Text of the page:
Sunday, October 8, 2023

Understanding and Managing Grief, October 1 - October 7, 2023

Best selections from Grief Healing's X stream this week:

In short, eventually you may well find an accommodation with your grief. I suppose that’s one of the few lessons I’ve learned in those four years. Not a happy accommodation perhaps, but enough of one to get you through the days and weeks and months and, now, years. That said, every so often grief will casually raise its head to remind you that it hasn’t finished with you. That it never will. That it is part of your make-up for the rest of your time on this planet. Every so often, grief will remind you it hasn't finished with you « The Herald

Grief is a natural process. Grief can’t be cured. It can, however, be felt, witnessed, experienced, and ultimately tolerated. The human brain is wired for both connection and heartbreak. Understanding the neuroscience of loss can promote emotional well-being. Why Good Grief Matters « Psychology Today

When you’re grieving the death of a family member or friend, you may dread the holiday season. Thoughts of social gatherings, family traditions, and obligations leave you anxious and overwhelmed. Your sadness can seem unbearable. You may wish you could skip these next two months and go straight to the routine of the next year—but you can’t. What can you do to lessen your stress and loneliness? Facing the holidays after bereavement « Daily Advocate 

Suicide is the 10th-leading cause of death in the United States, according to JAMA Network. In fact, each year, nearly 45,000 Americans die by suicide (44,834 in 2020). But, we must remember that for every suicide that results in death, there are many attempts. That’s why AfterTalk has put together some tips and resources to help you prioritize emotional wellness and recognize the warning signs that indicate it’s time to seek help. Four Things to Know about Emotional Wellness and Suicide Prevention « AfterTalk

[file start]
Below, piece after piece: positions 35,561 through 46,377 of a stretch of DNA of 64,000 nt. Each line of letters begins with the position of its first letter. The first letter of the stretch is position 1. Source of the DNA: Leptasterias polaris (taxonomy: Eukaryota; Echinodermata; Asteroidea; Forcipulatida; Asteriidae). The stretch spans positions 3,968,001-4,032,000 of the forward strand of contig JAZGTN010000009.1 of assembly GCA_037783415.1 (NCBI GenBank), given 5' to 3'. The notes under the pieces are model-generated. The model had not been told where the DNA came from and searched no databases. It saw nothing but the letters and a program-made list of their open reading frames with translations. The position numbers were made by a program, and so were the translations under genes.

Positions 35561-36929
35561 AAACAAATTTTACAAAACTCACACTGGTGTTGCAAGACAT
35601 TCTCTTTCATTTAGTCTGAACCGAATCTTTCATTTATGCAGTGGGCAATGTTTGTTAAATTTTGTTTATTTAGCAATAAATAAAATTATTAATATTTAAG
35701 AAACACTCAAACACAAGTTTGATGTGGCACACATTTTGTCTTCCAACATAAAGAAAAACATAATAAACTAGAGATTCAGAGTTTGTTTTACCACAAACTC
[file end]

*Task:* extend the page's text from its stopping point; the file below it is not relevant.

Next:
The University of Arizona researcher – a leader in the field of studying the psychological and physiological impacts of grief – discusses the gaps she thinks need to be filled in understanding how the brain handles grief. How the brain handles grief: A Q&A with Mary-Frances O'Connor « The University of Arizona

Most people expect to feel better after that first year of bereavement, as if they've reached some sort of significant milestone in their grief journey. Unfortunately, this is another of those myths about grief that simply does not hold true. In Grief: Still Struggling After The First Year « Grief Healing

What do you say to someone who is hurting inside and afraid to ask for help?Just having someone who cares enough about you to listen and not judge is very important. Our words can sometimes get in the way, which is why listening is so important. When you talk and listen, do it with an open heart and an open mind and do not judge the person. Our Words and Actions « Psychology Today

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